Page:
Chapter 11

Figure 11.1 Synthesis of bile acids: cholic and chenodeoxycholic acids are synthesized in hepatocytes from cholesterol and are known as primary bile acids. They differ from cholesterol through shortening of the side chain and hydroxylation patterns of the ring structure. The 3-OH group of cholesterol is in the β configuration, as indicated by a solid line, and becomes epimerized to the α configuration, indicated by a dashed line, during the biosynthetic process. The α and β designations refer to whether the hydroxyl group is below or above the plane of the steroid ring, respectively. Hydroxylation at the 7 and 12 positions results in formation of cholic acid, while addition of a hydroxyl group at the 7 position alone in addition to that at the 3 position results in formation of chenodeoxycholic acid. All of these hydroxyl groups are in the α configuration. Within the intestine, there are bacteria that 7-dehydroxylate the primary bile acids cholic and chenodeoxycholic acids resulting in formation of the secondary bile acids deoxycholic and lithocholic acids, respectively. In addition, a small amount of ursodeoxycholic acid is formed from chenodeoxycholic acid by epimerization of the 7-α hydroxyl group to 7-β. These bile acids can be absorbed from the intestine and added to the bile acid pool, although the poor aqueous solubility of lithocholic acid limits its availability.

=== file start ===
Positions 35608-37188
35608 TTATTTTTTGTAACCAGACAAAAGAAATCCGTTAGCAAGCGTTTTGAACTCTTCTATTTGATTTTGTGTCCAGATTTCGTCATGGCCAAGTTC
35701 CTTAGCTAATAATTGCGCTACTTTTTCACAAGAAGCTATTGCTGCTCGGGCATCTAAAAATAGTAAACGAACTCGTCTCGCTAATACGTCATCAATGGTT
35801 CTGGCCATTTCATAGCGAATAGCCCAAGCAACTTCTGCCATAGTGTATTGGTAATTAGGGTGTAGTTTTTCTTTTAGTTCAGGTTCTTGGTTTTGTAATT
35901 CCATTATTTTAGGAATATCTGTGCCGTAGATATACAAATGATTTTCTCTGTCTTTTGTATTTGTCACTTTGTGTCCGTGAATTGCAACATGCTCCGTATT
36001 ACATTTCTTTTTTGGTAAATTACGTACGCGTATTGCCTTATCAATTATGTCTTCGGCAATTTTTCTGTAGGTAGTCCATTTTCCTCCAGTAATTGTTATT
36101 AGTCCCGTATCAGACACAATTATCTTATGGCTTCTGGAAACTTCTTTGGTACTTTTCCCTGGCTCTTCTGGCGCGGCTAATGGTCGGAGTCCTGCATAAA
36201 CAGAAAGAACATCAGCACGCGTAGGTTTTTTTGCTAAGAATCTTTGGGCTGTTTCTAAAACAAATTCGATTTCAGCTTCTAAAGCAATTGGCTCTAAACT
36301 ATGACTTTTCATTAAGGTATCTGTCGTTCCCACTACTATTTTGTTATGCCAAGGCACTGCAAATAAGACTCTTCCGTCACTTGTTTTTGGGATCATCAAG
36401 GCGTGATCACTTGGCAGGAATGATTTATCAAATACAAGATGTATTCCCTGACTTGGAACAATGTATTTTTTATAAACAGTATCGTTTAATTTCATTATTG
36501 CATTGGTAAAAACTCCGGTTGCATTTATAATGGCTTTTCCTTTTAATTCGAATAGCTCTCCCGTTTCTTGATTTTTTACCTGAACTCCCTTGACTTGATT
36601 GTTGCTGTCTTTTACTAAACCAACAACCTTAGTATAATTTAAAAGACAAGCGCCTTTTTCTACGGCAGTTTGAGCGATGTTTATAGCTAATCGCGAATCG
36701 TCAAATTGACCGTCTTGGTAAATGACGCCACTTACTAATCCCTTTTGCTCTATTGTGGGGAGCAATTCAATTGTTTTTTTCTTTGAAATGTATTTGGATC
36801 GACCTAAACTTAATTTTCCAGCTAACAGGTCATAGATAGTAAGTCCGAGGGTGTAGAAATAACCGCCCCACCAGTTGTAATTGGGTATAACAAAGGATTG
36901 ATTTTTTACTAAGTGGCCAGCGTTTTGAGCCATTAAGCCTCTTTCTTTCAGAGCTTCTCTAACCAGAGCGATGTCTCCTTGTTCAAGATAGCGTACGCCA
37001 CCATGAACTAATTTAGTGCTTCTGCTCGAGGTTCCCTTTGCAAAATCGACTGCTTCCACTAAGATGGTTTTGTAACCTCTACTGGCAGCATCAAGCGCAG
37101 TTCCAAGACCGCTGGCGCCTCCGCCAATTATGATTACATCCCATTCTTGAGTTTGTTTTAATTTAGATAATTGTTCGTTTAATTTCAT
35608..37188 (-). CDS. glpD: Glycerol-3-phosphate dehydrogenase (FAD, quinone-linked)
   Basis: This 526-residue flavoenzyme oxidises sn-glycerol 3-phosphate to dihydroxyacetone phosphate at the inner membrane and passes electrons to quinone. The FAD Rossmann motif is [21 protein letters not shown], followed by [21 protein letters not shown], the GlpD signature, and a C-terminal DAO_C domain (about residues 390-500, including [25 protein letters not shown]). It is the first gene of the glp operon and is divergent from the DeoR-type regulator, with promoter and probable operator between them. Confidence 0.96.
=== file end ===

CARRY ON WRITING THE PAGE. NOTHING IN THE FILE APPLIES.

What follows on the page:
Figure 11.2 Conjugation of bile acids: within the hepatocyte, all bile acids are conjugated with the amino acids glycine or taurine at the carboxyl side chain. In humans, glycine is the predominant conjugate. Conjugation serves to increase the solubility of the bile acids at physiologic pH. Although most conjugated bile acids are reabsorbed from the small intestine, the small amount that reaches the colon can be deconjugated by bacteria and reabsorbed passively through the intestinal lumen into the portal circulation. They can then be extracted by hepatocytes and reconjugated.

Figure 11.3 The enterohepatic circulation of bile acids: bile acids within the portal circulation are taken up avidly by hepatocytes via the NTCP that mediates their predominant Na+-dependent uptake or an organic anion transport protein (OATP) that mediates their Na+-independent uptake in exchange for an anion such as HCO3−. Bile acids are subsequently pumped out of the hepatocyte into bile by an ATP-dependent pump termed BSEP. Bile acids in bile flow into the small intestine where they are efficiently recovered. The major transporters for bile acid recovery are located in the ileal enterocyte of the terminal ileum. They are taken up into the cell by a Na+-dependent protein called the ASBT that resides on the brush border membrane of the enterocytes. This transporter is related to but distinct from NTCP, the Na+-dependent hepatocyte bile acid transporter. Bile acids within the ileal enterocytes are exported into the portal circulation by a heteromeric protein termed OST that is composed of two subunits, OST-α and OST-β. The cycle can then repeat. The enterohepatic circulation of bile acids is highly efficient recovering approximately 95% per day of bile acids that are secreted into the intestine.

Chapter 12